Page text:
The cell wall proteins of fungi are modified by N- and O-linked mannosylation and phosphomannosylation, resulting in changes to the physical and immunological properties of the cell. Glycosylation of cell wall proteins involves the activities of families of endoplasmic reticulum and Golgi-located glycosyl transferases whose activities are difficult to infer through bioinformatics. The Candida albicans MNT1/KRE2 mannosyl transferase family is represented by five members. We showed previously that Mnt1 and Mnt2 are involved in O-linked mannosylation and are required for virulence. Here, the role of C. albicans MNT3, MNT4, and MNT5 was determined by generating single and multiple MnTDelta null mutants and by functional complementation experiments in Saccharomyces cerevisiae. CaMnt3, CaMnt4, and CaMnt5 did not participate in O-linked mannosylation, but CaMnt3 and CaMnt5 had redundant activities in phosphomannosylation and were responsible for attachment of approximately half of the phosphomannan attached to N-linked mannans. CaMnt4 and CaMnt5 participated in N-mannan branching. Deletion of CaMNT3, CaMNT4, and CaMNT5 affected the growth rate and virulence of C. albicans, affected the recognition of the yeast by human monocytes and cytokine stimulation, and led to increased cell wall chitin content and exposure of beta-glucan at the cell wall surface. Therefore, the MNT1/KRE2 gene family participates in three types of protein mannosylation in C. albicans, and these modifications play vital roles in fungal cell wall structure and cell surface recognition by the innate immune system. Abstract
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Mora-Montes HM, Netea MG, Sheth CC, Brown GD, Bates S, Kullberg BJ, Brown AJP, Odds FC, Gow NAR
(2009). Candida albicans cell wall glycobiology: biosynthesis of N-linked mannans and interaction with the host innate immune system. MYCOSES
, 24-24. Author URL
Butler G, Rasmussen MD, Lin MF, Santos MAS, Sakthikumar S, Munro CA, Rheinbay E, Grabherr M, Forche A, Reedy JL, et al
(2009). Evolution of pathogenicity and sexual reproduction in eight Candida genomes. Nature
Evolution of pathogenicity and sexual reproduction in eight Candida genomes.
Candida species are the most common cause of opportunistic fungal infection worldwide. Here we report the genome sequences of six Candida species and compare these and related pathogens and non-pathogens. There are significant expansions of cell wall, secreted and transporter gene families in pathogenic species, suggesting adaptations associated with virulence. Large genomic tracts are homozygous in three diploid species, possibly resulting from recent recombination events. Surprisingly, key components of the mating and meiosis pathways are missing from several species. These include major differences at the mating-type loci (MTL); Lodderomyces elongisporus lacks MTL, and components of the a1/2 cell identity determinant were lost in other species, raising questions about how mating and cell types are controlled. Analysis of the CUG leucine-to-serine genetic-code change reveals that 99% of ancestral CUG codons were erased and new ones arose elsewhere. Lastly, we revise the Candida albicans gene catalogue, identifying many new genes. Abstract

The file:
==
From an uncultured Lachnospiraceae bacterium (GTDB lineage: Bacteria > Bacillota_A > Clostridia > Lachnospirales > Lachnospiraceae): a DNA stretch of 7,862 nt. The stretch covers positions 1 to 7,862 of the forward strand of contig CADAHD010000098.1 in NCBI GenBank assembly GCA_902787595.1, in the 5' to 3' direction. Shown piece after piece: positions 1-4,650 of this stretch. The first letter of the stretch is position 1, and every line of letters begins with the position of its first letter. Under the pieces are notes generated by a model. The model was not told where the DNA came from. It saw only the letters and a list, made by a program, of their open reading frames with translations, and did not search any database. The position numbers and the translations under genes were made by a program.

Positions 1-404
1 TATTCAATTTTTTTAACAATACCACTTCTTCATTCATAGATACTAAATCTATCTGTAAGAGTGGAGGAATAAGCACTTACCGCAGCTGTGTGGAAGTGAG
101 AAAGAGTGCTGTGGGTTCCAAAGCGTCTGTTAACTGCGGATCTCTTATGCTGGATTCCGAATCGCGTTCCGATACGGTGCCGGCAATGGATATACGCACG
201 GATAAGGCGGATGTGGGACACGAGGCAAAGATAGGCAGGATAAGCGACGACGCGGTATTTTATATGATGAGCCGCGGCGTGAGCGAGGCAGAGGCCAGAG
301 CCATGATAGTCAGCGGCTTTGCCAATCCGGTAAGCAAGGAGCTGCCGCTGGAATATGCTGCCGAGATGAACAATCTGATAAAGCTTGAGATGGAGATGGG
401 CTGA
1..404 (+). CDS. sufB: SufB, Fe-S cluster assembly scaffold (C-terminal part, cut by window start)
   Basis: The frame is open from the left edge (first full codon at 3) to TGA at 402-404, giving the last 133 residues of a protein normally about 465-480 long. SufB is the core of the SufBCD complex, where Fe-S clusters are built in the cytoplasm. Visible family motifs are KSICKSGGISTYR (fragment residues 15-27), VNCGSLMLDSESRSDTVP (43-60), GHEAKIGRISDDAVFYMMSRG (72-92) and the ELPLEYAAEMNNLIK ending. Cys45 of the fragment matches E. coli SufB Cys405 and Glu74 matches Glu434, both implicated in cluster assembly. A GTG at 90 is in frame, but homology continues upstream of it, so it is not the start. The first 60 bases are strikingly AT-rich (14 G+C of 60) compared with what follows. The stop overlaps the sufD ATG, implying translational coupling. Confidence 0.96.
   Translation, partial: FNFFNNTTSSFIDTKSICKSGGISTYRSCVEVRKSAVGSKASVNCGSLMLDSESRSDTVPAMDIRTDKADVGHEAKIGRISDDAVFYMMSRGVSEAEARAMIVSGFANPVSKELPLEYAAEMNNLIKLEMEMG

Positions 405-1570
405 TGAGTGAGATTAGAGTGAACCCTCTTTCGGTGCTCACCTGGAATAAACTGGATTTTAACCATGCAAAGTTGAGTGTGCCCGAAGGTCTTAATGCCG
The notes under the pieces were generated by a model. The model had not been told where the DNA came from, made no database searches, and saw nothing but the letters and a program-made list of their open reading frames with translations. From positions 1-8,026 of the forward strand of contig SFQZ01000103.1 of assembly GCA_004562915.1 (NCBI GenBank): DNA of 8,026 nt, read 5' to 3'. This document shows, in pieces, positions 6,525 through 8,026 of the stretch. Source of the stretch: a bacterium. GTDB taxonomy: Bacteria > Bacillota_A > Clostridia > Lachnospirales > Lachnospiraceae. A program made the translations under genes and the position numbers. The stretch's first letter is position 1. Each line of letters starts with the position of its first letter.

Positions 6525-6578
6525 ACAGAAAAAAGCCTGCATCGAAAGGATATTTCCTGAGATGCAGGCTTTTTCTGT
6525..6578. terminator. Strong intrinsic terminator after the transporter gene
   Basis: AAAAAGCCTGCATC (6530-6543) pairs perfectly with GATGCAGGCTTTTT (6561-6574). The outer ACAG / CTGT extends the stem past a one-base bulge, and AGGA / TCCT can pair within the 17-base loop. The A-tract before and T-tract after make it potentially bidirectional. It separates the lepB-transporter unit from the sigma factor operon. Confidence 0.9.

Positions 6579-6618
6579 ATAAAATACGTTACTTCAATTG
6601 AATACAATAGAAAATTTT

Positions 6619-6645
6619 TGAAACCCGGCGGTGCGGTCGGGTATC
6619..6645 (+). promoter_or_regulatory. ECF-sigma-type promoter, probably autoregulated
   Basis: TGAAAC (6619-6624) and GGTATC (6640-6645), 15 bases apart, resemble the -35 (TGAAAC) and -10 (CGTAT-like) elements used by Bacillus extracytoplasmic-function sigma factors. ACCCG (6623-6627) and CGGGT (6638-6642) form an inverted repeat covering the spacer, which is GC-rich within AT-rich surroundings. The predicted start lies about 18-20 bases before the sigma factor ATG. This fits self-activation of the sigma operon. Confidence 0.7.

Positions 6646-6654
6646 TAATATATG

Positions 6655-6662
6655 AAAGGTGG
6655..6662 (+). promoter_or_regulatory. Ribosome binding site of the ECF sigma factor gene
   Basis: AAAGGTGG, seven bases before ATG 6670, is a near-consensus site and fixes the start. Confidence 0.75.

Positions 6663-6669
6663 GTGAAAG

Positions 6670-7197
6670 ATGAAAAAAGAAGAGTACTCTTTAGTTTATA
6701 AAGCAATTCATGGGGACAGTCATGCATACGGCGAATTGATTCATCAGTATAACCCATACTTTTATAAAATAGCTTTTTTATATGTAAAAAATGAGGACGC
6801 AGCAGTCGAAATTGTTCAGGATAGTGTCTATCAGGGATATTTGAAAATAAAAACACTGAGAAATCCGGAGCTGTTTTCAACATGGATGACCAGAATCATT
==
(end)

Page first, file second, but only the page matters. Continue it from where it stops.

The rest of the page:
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Chaves GM, Bates S, Maccallum DM, Odds FC
(2007). Candida albicans GRX2, encoding a putative glutaredoxin, is required for virulence in a murine model. Genet Mol Res
Candida albicans GRX2, encoding a putative glutaredoxin, is required for virulence in a murine model.
Resistance of Candida albicans to reactive oxygen species is thought to enhance its virulence in mammalian hosts. Genes such as SOD1, which encodes the anti-oxidant, superoxide dismutase, are known virulence factors. We disrupted the gene GRX2, which encodes a putative glutathione reductase (glutaredoxin) in C. albicans, and we compared the mutant with an sod1Deltamutant. In vitro, the grx2Deltastrain, but not the sod1Delta strain, was defective in hypha formation. The grx2Deltastrain, but not sod1Delta, was significantly more susceptible to killing by neutrophils. When exposed to two compounds that generate reactive oxygen species, both mutants were susceptible to 1 mM menadione, but grx2Deltanull alone was resistant to diamide. Both mutants were attenuated in a murine intravenous challenge model, and a GRX2 reintegrant regained partial virulence. Emphasis on the putative function of products of genes such as SOD1 and GRX2 in resistance to oxidative stress may oversimplify their functions in the virulence process, since the grx2Deltastrain also gave defective hypha formation. Both mutants were sensitive to menadione and were slow to form germ tubes, though growth rates matched controls once the lag phase was passed. Abstract